One Hundred Apocalypses and Other Apocalypses by Lucy Corin

One Hundred Apocalypses and Other Apocalypses
by Lucy Corin
McSweeney’s, August 2013
192 pages

“When you are in the throes of madness, if you are a boy, you may try to kill people, and if you are a girl, you may try to kill yourself. According to renowned experts, apocalypses, utopias, and the persistence of capitalism are all due to a cultural failure of imagination.”

I discovered Lucy Corin when several years ago I was scrolling through the FC2 catalog, looking for some new treasure (based on title and description). Then, there it was:Everyday Psychokillers: A History for Girls. How can you not love the title alone?! I bought it. I loved it. I taught it at an all-women’s Catholic college. They hated it. I loved that.

One Hundred Apocalypses is quite a different kind of read. While Everyday Psychokillers had short stories within the novel, this new collection consists mostly of flash fiction pieces. The more I read, the more I felt that Corin’s strength is in telling those short stories.

The whole collection contains three short stories followed by 100 flash fiction pieces about apocalypses. “Eyes of Dogs” is a retelling of the Hans Christian Andersen story “The Tinderbox.” The second story, “Madmen,” is a particularly entertaining piece told by a girl named Alice who just got her first period. The rite of passage in Corin’s story is that Alice may now choose her very own madman to keep. While Alice worried about being left behind when her other friends developed physically, she now has to worry about ruining her favorite pants and choosing just the right madman. Her parents don’t make it easy, though; Alice realizes something important: “The more I was part of the whole adult world, the more turned out as one secret after another.” Corin surreptitiously uses her playful and yet continuously-disappointed-in-the-stupids-of-the-world writing style to suggest that adult life is that of a madman–that once we become adults, it’s all the more difficult from there. Alice can’t even get her parents to talk about their madmen, and her mother is always one slippery spot away from losing her composure.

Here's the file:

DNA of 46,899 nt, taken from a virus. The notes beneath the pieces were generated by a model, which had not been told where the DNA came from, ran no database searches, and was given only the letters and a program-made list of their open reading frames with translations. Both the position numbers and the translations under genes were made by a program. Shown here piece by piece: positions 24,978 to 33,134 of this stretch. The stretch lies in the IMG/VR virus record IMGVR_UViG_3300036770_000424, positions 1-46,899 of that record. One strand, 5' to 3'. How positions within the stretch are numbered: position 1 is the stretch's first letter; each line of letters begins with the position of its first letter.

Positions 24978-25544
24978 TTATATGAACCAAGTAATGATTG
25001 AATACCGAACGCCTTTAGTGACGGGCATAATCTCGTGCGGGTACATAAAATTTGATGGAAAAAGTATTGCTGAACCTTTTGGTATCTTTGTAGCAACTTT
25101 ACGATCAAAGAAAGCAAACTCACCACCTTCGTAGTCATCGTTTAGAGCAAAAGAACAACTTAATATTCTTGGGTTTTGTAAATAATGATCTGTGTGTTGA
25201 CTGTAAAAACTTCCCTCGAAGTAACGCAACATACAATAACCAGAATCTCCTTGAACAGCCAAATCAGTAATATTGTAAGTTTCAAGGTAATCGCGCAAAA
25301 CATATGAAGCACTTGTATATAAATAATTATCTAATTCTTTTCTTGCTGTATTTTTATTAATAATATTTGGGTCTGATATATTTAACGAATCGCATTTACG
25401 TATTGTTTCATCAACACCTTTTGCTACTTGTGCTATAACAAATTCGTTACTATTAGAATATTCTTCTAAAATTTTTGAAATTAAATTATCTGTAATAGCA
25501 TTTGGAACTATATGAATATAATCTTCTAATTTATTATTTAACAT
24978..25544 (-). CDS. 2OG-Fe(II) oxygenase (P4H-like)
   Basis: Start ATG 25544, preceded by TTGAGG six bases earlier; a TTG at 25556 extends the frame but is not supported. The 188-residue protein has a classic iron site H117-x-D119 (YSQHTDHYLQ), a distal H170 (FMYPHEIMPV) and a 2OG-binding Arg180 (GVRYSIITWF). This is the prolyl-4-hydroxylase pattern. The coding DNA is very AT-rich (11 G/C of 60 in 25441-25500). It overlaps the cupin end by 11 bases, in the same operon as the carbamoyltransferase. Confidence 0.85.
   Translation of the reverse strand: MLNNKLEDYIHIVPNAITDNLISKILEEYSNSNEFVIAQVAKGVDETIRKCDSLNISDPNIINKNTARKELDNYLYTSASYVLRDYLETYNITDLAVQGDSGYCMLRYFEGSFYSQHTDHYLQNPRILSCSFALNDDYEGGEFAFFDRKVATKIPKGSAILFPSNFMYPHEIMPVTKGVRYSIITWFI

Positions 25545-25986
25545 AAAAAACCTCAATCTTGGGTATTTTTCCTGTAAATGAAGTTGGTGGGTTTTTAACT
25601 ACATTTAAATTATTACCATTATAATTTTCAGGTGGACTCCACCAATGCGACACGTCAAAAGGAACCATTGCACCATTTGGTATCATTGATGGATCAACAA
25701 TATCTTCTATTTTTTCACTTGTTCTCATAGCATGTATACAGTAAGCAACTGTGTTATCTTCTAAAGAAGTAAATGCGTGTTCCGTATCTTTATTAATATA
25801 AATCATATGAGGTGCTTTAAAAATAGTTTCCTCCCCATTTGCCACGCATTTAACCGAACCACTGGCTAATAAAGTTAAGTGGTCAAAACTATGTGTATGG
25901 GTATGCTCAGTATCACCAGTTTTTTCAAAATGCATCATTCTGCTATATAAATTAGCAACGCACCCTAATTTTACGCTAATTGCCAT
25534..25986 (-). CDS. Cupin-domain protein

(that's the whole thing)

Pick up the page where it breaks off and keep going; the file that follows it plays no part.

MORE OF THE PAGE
The third short story is “Godzilla Versus The Smog Monster.” A piece that has many beginnings and far fewer endings, The Smog Monster is both a creature in a video Patrick finds hidden in his dad’s sweater drawer and a girl who lives down the road, Sara. The connection between the two was unclear to me, and even more so is why California is burning all around them (unless the destruction is meant to prepare our mind for apocalypses, or maybe California is really flammable and I missed that news).

The big piece, “A Hundred Apocalypses,” is divided into four sections, letting the reader know what percentage she is through the story. There actually are 100 apocalypses, each a flash fiction piece. Some are told in third person, others in first, but there is no continuity from piece to piece that I could find. There is a connection to madness, echoing “Madmen,” in a number of the flash pieces, for example, “Nobody is mentioning how the increasing rate of madness is apocalyptic.” People get “dressed” and “depressed” for the apocalypse. Knowing that it can’t go on forever makes them feel better. The apocalypse might make you miss your dog or create wandering ghosts.